For David Ryu, this has been an affirmation of his stressing that extensive community outreach and buy-in is critical before taking action. He came late to this project that was launched by his predecessor, and may have been caught by surprise by what he inherited, but quickly responded to his constituents and got into action. In a few weeks he will complete his first year in office, and this could be a fitting way for him to close out the year with an accomplishment that delivers on his campaign pledge that what communities and neighborhoods think about projects matters, and they must, and will be, heard by him. 

Anastasia Mann, President of the Hollywood Hills West Neighborhood Council, captured the sentiment that many should be sharing, when she said “Thanks to David Ryu and his staff for throwing themselves in the middle of the bullring. Very admirable, and also RAP for coming to the table. It’s a very rare occurrence to get a “mea culpa” from city government. We need to be very grateful to David Ryu and his team for taking the high road, and to RAP for supporting the cancellation”. 

The FORC support group, a public entity doing business as a proxy for the Rec and Parks department, has now revealed some of their finances on their website, but has not published their donor agreements, or the minutes of their board meetings. While they ask for donations, they do not say how many they have received, or who they were from or their individual value, leaving too many unanswered questions about who FORC is.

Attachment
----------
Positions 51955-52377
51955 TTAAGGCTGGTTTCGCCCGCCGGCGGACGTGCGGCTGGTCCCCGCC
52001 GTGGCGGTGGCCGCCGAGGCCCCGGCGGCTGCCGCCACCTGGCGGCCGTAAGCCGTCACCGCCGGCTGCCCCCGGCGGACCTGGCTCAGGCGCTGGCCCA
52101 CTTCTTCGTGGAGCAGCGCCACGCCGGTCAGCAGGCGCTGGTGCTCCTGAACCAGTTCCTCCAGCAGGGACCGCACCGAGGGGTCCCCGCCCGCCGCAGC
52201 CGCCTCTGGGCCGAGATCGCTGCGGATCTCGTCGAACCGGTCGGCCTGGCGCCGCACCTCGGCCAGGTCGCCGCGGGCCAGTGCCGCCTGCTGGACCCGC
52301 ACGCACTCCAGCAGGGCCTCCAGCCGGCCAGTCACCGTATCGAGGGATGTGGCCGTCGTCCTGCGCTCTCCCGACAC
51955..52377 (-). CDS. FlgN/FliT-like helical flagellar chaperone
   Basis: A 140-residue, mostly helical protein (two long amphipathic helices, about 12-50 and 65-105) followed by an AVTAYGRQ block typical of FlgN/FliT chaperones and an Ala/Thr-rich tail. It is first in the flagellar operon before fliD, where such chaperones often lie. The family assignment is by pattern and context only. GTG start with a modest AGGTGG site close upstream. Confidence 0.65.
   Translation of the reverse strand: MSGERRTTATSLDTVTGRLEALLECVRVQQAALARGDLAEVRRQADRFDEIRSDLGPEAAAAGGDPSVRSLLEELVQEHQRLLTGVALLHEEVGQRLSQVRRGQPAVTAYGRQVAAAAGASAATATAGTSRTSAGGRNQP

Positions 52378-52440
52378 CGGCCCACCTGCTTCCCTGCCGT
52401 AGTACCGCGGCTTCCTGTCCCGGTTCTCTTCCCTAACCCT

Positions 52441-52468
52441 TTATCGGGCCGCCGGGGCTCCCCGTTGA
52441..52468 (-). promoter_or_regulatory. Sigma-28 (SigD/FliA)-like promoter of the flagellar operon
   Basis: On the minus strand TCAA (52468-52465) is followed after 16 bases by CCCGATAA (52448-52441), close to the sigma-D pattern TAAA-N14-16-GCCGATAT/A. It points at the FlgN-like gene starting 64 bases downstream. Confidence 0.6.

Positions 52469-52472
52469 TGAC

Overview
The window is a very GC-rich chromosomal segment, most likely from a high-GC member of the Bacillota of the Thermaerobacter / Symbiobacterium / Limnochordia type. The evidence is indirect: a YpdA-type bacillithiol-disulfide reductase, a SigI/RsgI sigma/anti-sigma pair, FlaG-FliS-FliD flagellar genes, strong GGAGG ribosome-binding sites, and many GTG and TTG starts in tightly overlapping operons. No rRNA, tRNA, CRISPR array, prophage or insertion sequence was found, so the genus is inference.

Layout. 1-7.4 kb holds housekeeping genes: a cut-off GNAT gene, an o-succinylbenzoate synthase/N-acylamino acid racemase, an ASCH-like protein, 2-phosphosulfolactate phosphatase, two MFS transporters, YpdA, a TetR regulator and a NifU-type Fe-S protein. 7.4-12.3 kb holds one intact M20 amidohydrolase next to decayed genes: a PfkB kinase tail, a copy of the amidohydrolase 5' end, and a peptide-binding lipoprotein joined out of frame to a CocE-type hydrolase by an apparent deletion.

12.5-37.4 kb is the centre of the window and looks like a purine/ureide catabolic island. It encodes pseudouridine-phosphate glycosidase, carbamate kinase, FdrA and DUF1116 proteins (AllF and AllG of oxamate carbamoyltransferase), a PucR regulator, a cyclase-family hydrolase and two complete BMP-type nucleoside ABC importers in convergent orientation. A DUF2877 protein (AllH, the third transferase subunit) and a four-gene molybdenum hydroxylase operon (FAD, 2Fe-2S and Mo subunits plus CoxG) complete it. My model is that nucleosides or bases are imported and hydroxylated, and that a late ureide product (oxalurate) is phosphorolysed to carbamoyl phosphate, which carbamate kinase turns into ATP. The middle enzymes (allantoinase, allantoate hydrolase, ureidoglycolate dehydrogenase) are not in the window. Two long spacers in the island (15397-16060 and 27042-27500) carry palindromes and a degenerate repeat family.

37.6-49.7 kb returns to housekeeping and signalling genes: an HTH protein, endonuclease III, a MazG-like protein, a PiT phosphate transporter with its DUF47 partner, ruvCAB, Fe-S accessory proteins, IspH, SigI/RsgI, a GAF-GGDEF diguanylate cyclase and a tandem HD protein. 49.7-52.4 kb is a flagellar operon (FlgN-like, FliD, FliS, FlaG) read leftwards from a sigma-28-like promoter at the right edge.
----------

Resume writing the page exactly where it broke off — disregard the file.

Changing this, and becoming 100% transparent about their operations, could go a long way to helping them regain the trust of the community. They need to diffuse the strong opposition against their existence from certain parts the community that have already created the firestorm that led to the cancellation of the basketball court. 

The “community” is just one of the constituencies that FORC must satisfy. They must also maintain the backing of the RAP commissioners and Councilmember David Ryu. 

A requirement by Ryu and RAP for them to be more transparent and to populate their website with more data might help bring FORC into the sunlight. Channeled properly, FORC may wind up as a benefit to the community, and return them to their service mission that could help to restore the communities’ faith and trust in them, and help make Runyon Canyon Park sustainable for the future.

(Tim Deegan is a long-time resident and community leader in the Miracle Mile, who has served as board chair at the Mid City West Community Council and on the board of the Miracle Mile Civic Coalition. Tim can be reached at [email protected].)

-cw

Previous columns in the Runyon Canyon Park series: 

  • Backroom Plan for Basketball in Runyon Canyon Park Continues to Unravel … Tension Mounts

Tim Deegan May 5, 2016 CityWatch 

  • LA Councilman Puts the Brakes on Runyon Canyon Basketball Court … as the Growing Pains Continue

Tim Deegan April 21 CityWatch 

  • Lessons Learned from the Runyon Canyon Dispute? Time will Tell!

Tim Deegan April 11, 2016 CityWatch